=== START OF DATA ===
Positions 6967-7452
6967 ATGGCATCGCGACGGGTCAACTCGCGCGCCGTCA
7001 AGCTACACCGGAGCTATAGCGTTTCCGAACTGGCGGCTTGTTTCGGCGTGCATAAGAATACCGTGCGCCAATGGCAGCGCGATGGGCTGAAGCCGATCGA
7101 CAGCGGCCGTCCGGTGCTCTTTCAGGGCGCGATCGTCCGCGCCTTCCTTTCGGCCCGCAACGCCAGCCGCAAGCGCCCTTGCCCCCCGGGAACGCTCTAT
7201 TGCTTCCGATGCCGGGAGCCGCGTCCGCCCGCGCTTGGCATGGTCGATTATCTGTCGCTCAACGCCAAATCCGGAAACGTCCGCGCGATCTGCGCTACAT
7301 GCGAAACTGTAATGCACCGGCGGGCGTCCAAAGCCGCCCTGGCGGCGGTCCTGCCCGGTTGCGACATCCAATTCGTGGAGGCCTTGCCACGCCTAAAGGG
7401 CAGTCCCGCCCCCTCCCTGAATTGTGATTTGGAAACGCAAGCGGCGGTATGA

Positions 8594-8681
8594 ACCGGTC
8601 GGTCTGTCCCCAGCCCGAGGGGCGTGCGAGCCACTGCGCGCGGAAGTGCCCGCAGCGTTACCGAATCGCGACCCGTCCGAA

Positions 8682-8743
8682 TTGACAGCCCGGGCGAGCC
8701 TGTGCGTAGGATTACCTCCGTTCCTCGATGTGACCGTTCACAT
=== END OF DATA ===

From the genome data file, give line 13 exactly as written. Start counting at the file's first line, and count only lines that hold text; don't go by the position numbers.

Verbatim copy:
8701 TGTGCGTAGGATTACCTCCGTTCCTCGATGTGACCGTTCACAT